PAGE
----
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Dominique Hawkins, founder and managing principal of Preservation Design Partnership based in Philadelphia, PA, joined the Practical Preservation Podcast to discuss flood mitigation in historic areas. We covered multiple topics, including:
- Dominique’s background in design, architecture, and historic preservation, including her early career transition from architecture for housing developments to the world of historic preservation, and her appreciation for the technology involved in saving old places
- Preservation Design Partnership’s purpose for acting as a voice for clients in figuring out the most sympathetic way to achieve clients’ goals, while also meeting regulatory requirements and historic preservation needs
- Dominique’s reasons for working in flood mitigation, including working on projects directly impacted by Hurricane Katrina
- How translating preservation design guidelines for clients prepared her for flood mitigation planning, by bridging the gap and interpreting the language of all involved parties – from preservationists, to FEMA, to floodplain managers, to clients
- The methodology of flood mitigation problem-solving: determining flood needs first and tailoring approaches to each individual situation
- The myriad of challenges – namely, the collective minimalization and (in some cases) total disregard for the severe impact of increased flooding on historic places – and the hard choices that are being made reactively rather than proactively by communities to address these
General contact information
For individuals, agencies, or communities interested in working with Preservation Design Partnership, read more about their services and notable projects, here.
Dominique also advocates for individuals and communities to become aware, engaged, and proactive regarding flood mitigation for historic properties and communities, especially via meaningful conversations. To see examples or get involved, view a previous talk hosted by the New Jersey Climate Change Resource Center’s Climate Change Academy, here, and keep a look out for upcoming Fall workshops and talks, here.
Communities and other organizations can also read a sample flood mitigation plan compiled in part by Preservation Design Partnership, here.
COFFEE BREAK RECAPS – Periodically, we will be bringing you recapitulations of our live “coffee break” videos, where Danielle and Jonathan address questions related to preservation and provide answers or brainstorm solutions. These recap posts will include additional information and resources. This month’s recap focuses on rising sea levels’ impacts on historic buildings and possible solutions. Watch below.
- Focus: The ever-increasing threat of flooding to historical buildings and properties caused by climate change (among other things) – after all, water is the enemy of historic structures
- Question: What can be done to protect historic buildings and districts – in a way that is also sensitive to preserving the historic-fabric – from rising sea levels?
- Solutions: Danielle and Jonathan discussed 3 possibilities:
- Make bottom levels of buildings “floodable” as is being attempted at the national level (see resources below for an example) – however, this still puts floors, doors, windows, trim, etc. at significant risk of damage and destruction.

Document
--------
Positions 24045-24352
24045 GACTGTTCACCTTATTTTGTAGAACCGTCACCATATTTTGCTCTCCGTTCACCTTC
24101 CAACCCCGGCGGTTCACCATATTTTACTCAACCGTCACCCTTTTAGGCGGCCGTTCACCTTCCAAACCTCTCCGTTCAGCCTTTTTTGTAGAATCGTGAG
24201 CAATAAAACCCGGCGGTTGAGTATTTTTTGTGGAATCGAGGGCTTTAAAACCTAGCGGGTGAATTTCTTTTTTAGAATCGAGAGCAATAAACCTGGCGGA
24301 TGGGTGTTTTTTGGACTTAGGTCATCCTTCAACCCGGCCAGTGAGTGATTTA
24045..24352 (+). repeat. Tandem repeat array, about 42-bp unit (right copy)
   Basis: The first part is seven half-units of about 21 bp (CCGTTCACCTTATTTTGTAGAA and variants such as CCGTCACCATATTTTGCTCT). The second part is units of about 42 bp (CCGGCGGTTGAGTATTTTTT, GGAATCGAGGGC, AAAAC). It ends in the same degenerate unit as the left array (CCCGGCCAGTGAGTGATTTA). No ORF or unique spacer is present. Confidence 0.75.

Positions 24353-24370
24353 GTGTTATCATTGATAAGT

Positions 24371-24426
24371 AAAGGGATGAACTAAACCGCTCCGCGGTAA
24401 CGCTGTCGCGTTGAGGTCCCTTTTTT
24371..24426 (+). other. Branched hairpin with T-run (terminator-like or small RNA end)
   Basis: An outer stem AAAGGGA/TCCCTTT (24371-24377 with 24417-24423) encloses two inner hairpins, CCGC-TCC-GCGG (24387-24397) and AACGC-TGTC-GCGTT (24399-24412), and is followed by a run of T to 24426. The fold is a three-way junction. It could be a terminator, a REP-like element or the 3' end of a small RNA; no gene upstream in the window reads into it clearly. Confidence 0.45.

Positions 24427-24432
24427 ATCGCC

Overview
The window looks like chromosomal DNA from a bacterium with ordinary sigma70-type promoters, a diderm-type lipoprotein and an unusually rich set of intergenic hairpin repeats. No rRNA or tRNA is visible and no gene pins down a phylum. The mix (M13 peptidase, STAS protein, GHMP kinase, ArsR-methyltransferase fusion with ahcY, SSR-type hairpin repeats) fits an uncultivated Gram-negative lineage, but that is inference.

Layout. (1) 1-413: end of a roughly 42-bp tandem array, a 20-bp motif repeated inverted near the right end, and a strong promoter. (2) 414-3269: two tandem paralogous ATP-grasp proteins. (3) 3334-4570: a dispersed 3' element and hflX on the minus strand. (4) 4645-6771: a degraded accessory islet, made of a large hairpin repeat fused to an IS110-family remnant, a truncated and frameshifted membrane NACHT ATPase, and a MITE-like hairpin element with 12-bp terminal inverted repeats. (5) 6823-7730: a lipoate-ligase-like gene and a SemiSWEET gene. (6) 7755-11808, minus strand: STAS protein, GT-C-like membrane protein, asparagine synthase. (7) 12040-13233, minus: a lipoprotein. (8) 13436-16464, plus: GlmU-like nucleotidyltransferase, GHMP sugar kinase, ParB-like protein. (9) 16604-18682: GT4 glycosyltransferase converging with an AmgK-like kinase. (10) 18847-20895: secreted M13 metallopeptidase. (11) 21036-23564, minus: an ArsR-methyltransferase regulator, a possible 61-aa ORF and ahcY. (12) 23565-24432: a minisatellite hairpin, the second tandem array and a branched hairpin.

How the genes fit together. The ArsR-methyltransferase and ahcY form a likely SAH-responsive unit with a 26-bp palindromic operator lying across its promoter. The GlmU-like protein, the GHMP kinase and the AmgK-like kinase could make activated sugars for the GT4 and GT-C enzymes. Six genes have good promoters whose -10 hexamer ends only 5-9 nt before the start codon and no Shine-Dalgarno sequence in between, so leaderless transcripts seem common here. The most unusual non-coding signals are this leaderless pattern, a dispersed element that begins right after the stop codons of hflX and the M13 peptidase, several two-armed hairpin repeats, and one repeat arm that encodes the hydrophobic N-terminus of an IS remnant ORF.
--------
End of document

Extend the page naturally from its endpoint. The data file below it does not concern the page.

- Consider elevating the building to a level high enough that it is less likely to need to be raised again, and treating the elevation similarly to a “sympathetic addition” – one that is new but whose style and materials are in keeping with the historic fabric of the rest of the building.
- Although relocation of the entire structure is also an option, it may be less desirable than the other options, as it is extremely costly and has other risks.
When it comes to flood mitigation in coastal or water-front communities, historic structures should not be forgotten
– DON’T THROW THE PROVERBIAL BABY OUT WITH THE BATHWATER.
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Lisa Craig, principal of the Craig Group, joined the Practical Preservation podcast to discuss information about her work in historic preservation and specifically resilience planning. We covered a multitude of topics including:
- Her diverse background and 30+ years of experience in all aspects of historic preservation, and how “water being the enemy of any historic structure” triggered her transition to focus on the impacts of rising water levels on historic coastal and riverside communities
- How her work as former Chief of Historic Preservation in Annapolis, MD inspired her to provide consultation on resilience planning to climate- and flood-impacted communities and cultural resources all over the U.S., as well as how resilience planning can assist communities, organizations, and individuals prepare for, withstand, and recover from disasters
- The importance of protecting historic “heritage assets” that provide architectural character and economic income to communities
- The necessity of community engagement as well as partnering with local officials and planners to ensure successful resilience planning (part of the inspiration for her company’s name)
- Tips for owners of vulnerable historic structures in terms of practical steps they can take to protect these assets, including investing in flood insurance
- Suggestions for fellow preservation professionals to offer mentoring to interns, to ensure the continuity of the field via the next generation of preservation professionals
Email – [email protected]
For more information on how you can be part of the movements to protect historic community and heritage assets from disasters, climate change, and other threats, Lisa recommends: tuning into the America Adapts Podcast on climate change adaptation, as well as following webinars provided by Main Street America.